***Update***: FFRF released a statement on the episode:
Dan was interviewed by an in-your-face host for almost two hours. The spin on the segment, aired last night, was not just unsympathetic, but this time, frankly, not very funny. The punchline to Dan was: “You’re a dick.”
Dan’s point, made repeatedly during the interview, but not used, was: “If you think the Civil Rights Act is petty, then our complaint was petty.”
We’re working to uphold essential principles of law that protect us all. Although constitutional law is not undertaken to gain social acceptance, history shows that standing up for one’s rights — as demonstrated by the civil rights and gay rights movements — is actually the surest path toward gaining social acceptance.
In case you missed it, last night’s episode of The Daily Show featured a segment on a Freedom From Religion Foundation-inspired controversy. FFRF President Dan Barker argued against a prayer discount offered by the owner of Mary’s Gourmet Diner in Winston-Salem, North Carolina.
A few thoughts on the segment:
I was fully expecting the show to be on the side of the business owner. They’ve always been against the kind of activism practiced by church/state separation groups like FFRF. As I wrote yesterday, they also used FFRF as the butt of the joke back in 2010.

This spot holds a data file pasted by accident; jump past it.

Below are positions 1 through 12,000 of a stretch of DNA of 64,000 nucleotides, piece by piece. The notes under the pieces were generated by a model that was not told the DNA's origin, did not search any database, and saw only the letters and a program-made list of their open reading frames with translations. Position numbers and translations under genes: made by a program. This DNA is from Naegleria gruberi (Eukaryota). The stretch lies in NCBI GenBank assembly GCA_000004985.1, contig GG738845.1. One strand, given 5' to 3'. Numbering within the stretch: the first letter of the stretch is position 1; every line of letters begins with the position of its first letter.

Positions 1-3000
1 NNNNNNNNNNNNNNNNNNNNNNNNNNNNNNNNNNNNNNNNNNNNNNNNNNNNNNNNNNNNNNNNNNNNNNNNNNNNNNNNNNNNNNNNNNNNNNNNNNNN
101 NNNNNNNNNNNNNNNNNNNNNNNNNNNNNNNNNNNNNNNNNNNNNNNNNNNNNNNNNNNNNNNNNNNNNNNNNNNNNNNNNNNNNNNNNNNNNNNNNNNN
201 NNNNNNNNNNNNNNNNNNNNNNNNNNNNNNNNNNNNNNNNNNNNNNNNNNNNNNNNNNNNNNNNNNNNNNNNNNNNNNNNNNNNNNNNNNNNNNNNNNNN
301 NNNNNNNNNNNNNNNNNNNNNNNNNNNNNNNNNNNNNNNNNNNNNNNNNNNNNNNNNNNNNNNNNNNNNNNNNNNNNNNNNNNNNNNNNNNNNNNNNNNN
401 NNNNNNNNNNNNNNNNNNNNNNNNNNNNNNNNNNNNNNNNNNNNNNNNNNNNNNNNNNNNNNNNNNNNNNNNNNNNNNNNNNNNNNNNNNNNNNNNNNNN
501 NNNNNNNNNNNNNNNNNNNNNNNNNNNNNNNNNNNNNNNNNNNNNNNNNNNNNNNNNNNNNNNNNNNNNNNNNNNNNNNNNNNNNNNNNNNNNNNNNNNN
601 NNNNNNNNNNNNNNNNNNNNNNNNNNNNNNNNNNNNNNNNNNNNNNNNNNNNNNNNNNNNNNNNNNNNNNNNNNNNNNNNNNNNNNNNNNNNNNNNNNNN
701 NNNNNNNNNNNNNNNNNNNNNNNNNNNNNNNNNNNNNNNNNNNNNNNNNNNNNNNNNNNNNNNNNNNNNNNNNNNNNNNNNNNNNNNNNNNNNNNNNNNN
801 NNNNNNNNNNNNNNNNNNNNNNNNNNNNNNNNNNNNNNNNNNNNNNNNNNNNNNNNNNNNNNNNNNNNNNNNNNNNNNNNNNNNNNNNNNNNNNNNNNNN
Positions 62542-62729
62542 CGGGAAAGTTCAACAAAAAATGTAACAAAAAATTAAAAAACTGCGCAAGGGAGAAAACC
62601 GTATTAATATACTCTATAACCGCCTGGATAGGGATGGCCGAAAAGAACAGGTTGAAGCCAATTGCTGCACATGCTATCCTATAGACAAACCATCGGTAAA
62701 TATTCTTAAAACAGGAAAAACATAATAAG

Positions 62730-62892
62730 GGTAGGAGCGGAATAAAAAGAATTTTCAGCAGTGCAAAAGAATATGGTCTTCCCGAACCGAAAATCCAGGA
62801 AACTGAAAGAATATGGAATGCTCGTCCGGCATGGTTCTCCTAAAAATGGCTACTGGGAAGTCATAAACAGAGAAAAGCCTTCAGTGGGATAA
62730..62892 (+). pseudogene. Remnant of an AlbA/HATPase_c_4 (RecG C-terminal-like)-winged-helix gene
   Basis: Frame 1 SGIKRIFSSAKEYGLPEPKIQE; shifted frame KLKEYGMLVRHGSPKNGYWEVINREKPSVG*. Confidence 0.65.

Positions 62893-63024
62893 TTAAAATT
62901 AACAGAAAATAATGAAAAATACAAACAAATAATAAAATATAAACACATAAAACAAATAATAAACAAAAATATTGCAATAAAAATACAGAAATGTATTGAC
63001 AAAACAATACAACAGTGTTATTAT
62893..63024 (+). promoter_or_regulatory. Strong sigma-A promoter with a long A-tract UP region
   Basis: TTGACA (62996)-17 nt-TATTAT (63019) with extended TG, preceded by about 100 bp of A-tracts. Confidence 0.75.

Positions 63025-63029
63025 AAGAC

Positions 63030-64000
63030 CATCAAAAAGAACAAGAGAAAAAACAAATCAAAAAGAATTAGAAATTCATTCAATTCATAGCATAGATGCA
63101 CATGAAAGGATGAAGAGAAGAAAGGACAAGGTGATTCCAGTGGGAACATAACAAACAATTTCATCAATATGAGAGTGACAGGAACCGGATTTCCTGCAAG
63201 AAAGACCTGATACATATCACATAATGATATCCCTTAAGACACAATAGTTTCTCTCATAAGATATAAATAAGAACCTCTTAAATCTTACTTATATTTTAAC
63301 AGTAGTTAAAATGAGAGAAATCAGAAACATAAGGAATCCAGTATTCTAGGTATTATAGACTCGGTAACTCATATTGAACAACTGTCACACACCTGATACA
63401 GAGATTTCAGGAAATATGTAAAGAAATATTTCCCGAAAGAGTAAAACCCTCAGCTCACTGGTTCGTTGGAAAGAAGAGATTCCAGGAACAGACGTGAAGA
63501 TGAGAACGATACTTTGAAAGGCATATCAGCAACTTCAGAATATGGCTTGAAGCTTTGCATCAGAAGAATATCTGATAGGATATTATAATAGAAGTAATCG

I was surprised by the amount of air time they gave to Dan. When they asked him a question, he was usually able to get out a sensible answer before they cut him off via editing. Usually.
Okay, about the genocide thing… it brought back memories of Richard Dawkins saying “Date rape is bad. Stranger rape at knifepoint is worse.” It’s not that Barker was necessarily “wrong”… it’s just that the analogy distracted from the point he was trying to make. If I were being generous, I could say Dawkins’ tweet was a spur-of-the-moment thought. Barker, on the other hand, knew he would have to explain his opposition to the discount and why FFRF goes after seemingly-insignificant violations like this one. He could’ve found a better example. (Same with the line, “Under the law, Selma and a 15% discount are the same thing.” I know what you’re trying to say… but still.)
Correspondent Jordan Klepper (who said in the segment that he was also an atheist) jumped on him for saying that and mined it for all the comedy he could. And it was just a softball for restaurant owner Mary Haglund, who came off looking like a saint after facing the wrath of the evil atheists. Klepper also got a cheap laugh by asking her to take a moment of silence if she thought atheists were being “petty assholes” about all this, knowing she wasn’t going to say it out loud. I have to say: It was effective.
The segment didn’t make atheists look good, and it wasn’t entirely the result of editing. Barker gave the writers the red meat they wanted. He shouldn’t have.